Corbett begins uphill fight, announces campaign for second term
Governor promotes 'promises kept' as he embarks on re-election tour
November 6, 2013 11:19 PM
Lt. Gov. Jim Cawley, left, and Gov. Tom Corbett wrap up the announcement of their re-election candidacy at the Heinz History Center in the Strip District on Wednesday.
Gov. Tom Corbett embraces Chloe Kondrich, 10, of Upper St. Clair after announcing his candidacy for re-election Wednesday at the Heinz History Center in the Strip District. To the left is Lt. Gov. Jim Cawley.
By Jim O'Toole and Karen Langley / Pittsburgh Post-Gazette
Gov. Tom Corbett took the first official step on what looms as a steep uphill climb Wednesday as he launched his re-election campaign with a rally at the Heinz History Center.
Declaring that "leadership and government is about doing what's right, not what's easy," the former prosecutor confronted his critics and, implicitly, his lagging poll numbers, as he defended his record and boasted of cutting taxes and improving the state's business climate.
"If you're looking for a politician who takes the path of least resistance ... I'm not your candidate," he said.
Corbett announces his bid for second term
Against a backdrop of protesters, Gov. Tom Corbett spoke in Pittsburgh today to announce his bid for a second term. Jim Cawley was alongside to seek another term as lieutenant governor. (Video by Nate Guidry; 11/6/2013)
As he stood before about 200 supporters in the Great Hall of the Strip District venue, he faced signs proclaiming, "Less Taxes, More Jobs," an echo of his 2010 campaign. He added a new slogan for his repeat run: "Promises kept," a mantra he repeated throughout his remarks as he pointed to a history of on-time budgets and policies designed to nurture the natural gas industry.
"Were the decisions I made to get here tough? Yes," he said. "Were they always popular with those who would rather tax and spend? No. Were they politically expedient? Never."
Among a handful of demonstrators outside the center were school advocates protesting the level of education funding in his administration.
"The fact is the taxpayers and I inherited one heck of a mess," Mr. Corbett said, arguing that many school districts should have anticipated the drying up of federal stimulus dollars that had temporarily shored up their budgets in the wake of the financial crisis.
"That was clearly a mistake," he contended, while saying that his administration in fact had boosted funding for basic education, even if it was not enough to account for the lapsed stimulus revenue.
Mr. Corbett's 35-minute speech followed appearances by his wife, Susan Corbett, Lt. Gov. Jim Cawley, and state Sen. Kim Ward of Westmoreland County. A handful of other state legislators dotted the crowd, including state Rep. Mike Turzai, the House majority leader. Mr. Corbett's campaign speech did not focus on the stalled legislative agenda that confronts the lawmakers when they return to Harrisburg later this month. Mr. Corbett has in the past identified transportation, privatization of liquor sales and a long-term solution to the state's underfunded pensions as core legislative goals, but the lawmakers adjourned last summer without taking action on them.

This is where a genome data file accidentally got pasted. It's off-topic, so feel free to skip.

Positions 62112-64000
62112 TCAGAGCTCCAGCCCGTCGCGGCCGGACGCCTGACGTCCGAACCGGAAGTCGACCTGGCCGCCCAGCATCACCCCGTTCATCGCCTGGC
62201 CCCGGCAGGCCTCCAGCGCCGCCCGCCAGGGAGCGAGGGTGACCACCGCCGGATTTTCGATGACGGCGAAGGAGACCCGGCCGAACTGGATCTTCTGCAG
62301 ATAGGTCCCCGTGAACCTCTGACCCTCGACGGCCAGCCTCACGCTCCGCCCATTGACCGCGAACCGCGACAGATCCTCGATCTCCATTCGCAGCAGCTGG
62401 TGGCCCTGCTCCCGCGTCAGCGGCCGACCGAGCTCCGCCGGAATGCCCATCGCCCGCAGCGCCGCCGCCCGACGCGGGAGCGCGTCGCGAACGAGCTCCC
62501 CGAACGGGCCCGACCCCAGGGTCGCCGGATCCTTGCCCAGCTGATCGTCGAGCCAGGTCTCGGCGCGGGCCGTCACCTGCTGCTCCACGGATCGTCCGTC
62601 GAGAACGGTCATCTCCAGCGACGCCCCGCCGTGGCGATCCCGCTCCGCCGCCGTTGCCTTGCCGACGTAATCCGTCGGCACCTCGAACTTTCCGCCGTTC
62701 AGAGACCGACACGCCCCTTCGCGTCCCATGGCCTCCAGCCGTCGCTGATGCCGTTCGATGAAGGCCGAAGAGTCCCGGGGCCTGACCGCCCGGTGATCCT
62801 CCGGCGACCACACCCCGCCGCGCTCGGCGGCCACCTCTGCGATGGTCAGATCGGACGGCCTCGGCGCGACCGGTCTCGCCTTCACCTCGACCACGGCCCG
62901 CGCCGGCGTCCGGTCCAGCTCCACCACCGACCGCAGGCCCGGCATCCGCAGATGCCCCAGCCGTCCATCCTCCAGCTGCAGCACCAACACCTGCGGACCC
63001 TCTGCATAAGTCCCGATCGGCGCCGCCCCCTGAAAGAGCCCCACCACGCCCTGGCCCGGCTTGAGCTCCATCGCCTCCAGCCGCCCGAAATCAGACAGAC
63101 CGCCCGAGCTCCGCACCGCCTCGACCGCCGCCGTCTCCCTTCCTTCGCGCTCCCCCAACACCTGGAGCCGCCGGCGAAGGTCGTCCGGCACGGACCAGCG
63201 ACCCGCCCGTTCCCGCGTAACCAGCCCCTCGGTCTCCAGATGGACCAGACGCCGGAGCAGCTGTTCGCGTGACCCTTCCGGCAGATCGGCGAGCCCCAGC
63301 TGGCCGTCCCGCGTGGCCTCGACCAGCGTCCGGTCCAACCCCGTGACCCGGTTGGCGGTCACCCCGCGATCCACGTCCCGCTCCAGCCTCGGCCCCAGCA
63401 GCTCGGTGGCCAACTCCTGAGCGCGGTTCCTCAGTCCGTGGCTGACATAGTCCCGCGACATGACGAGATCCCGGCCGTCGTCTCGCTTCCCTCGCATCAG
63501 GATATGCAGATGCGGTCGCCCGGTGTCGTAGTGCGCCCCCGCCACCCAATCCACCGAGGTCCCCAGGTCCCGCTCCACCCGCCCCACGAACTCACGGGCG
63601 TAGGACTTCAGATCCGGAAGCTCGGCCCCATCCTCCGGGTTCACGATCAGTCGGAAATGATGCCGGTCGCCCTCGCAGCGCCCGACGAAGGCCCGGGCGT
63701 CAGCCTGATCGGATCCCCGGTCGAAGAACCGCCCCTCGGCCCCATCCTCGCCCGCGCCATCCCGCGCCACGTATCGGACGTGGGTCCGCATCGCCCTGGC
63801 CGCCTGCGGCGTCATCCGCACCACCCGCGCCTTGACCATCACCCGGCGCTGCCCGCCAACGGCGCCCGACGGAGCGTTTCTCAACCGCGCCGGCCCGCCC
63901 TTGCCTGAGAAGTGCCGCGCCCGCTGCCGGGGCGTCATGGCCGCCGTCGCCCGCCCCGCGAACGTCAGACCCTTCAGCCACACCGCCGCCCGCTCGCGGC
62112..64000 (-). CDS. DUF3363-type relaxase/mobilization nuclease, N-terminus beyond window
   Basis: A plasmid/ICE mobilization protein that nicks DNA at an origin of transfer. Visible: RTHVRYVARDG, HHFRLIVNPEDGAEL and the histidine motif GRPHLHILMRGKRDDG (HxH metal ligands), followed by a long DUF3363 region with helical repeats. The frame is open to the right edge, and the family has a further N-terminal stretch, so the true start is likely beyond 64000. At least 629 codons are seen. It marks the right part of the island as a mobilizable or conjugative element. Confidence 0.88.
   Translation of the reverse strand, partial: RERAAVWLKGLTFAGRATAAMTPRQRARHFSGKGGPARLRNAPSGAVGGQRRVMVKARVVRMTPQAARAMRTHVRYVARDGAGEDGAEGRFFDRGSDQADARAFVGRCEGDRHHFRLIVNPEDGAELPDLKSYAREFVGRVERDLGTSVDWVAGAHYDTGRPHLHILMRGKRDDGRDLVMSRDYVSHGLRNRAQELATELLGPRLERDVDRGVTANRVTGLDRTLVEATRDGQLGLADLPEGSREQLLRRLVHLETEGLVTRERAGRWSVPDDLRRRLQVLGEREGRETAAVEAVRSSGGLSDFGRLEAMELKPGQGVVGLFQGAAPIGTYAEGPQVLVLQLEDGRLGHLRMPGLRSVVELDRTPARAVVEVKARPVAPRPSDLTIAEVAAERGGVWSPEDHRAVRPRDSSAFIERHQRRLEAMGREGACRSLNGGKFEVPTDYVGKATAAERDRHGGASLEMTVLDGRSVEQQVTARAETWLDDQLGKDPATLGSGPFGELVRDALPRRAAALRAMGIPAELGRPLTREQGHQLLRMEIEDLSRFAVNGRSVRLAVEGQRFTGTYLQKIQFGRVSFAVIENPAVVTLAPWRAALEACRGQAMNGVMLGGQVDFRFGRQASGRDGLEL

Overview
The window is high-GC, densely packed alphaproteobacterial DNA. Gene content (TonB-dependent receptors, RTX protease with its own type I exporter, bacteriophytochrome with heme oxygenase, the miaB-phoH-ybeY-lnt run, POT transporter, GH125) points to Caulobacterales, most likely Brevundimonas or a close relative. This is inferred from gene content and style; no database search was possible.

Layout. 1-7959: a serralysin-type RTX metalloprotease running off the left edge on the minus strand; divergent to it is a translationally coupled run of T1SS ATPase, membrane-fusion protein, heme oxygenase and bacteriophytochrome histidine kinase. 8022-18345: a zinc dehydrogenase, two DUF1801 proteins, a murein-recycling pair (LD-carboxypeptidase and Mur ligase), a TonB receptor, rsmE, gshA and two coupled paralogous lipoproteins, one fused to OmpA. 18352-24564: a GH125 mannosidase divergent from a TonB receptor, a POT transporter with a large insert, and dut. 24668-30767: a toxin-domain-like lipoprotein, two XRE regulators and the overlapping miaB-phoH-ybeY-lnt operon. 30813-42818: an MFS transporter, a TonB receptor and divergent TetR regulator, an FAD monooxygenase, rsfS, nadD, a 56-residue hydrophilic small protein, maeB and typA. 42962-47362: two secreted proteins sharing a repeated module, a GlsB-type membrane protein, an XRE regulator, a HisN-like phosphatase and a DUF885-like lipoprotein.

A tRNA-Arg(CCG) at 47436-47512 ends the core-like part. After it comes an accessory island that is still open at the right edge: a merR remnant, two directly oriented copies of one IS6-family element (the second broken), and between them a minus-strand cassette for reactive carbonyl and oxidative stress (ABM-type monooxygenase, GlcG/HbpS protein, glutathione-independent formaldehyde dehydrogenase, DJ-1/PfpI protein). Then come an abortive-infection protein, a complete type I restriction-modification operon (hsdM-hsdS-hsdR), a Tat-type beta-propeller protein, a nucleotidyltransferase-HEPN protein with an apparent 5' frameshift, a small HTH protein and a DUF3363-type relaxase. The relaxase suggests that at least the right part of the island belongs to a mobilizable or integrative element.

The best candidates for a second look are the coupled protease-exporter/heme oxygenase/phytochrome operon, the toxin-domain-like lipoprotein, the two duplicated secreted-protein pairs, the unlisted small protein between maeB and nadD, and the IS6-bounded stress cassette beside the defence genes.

Attention at the Capitol is focused on the transportation proposal, which passed the Senate in June and is the subject of negotiation in the House. The governor has repeatedly called for lawmakers to send him a bill, saying last week in Pittsburgh that failure to do so would harm the state's economy. Observers believe it will become increasingly difficult to pass revenue-raising bills as the 2014 elections approach.
Asked after the kickoff announcement about his legislative goals, Mr. Corbett would say only: "We're working on them."
The governor's speech also failed to outline any specific goals for the next term beyond staying the course of fiscal prudence. The announcement came in the wake of consistently negative polling numbers for the incumbent, and Democrats already are maneuvering to challenge Mr. Corbett.
Despite those dismal popularity ratings, and private grumblings on the incumbent's chances from many GOP figures, there are so far no visible signs of a first-tier challenge to Mr. Corbett from within his party. Montgomery County Commissioner Bruce Castor floated the idea of a primary challenge to the governor early this year, but he dropped it after a few months, citing the adamant resistance of the party's statewide establishment. Mr. Corbett's relatively early re-election announcement serves as a signal to any other would-be insurgents that the incumbent has no plans to yield the GOP banner.
"No one has come to me -- not even rumblings," Rob Gleason, the state GOP chairman, said of the potential for intraparty challengers. "We're ready; we're not going to take a vacation until the primary."
Mr. Corbett's announcement was met with a predictable chorus of derision from his Democratic challengers, who blasted out statements of his failing record.
Jim Burn, the state Democratic chairman, lingered outside the History Center, after being asked to leave the speech site by the event's organizers.
"It's no accident that he's the least popular governor in the country," Mr. Burn said.
Politics editor James O'Toole: firstname.lastname@example.org or 412-263-1562. Karen Langley: email@example.com or 717-787-2141. First Published November 6, 2013 11:51 AM
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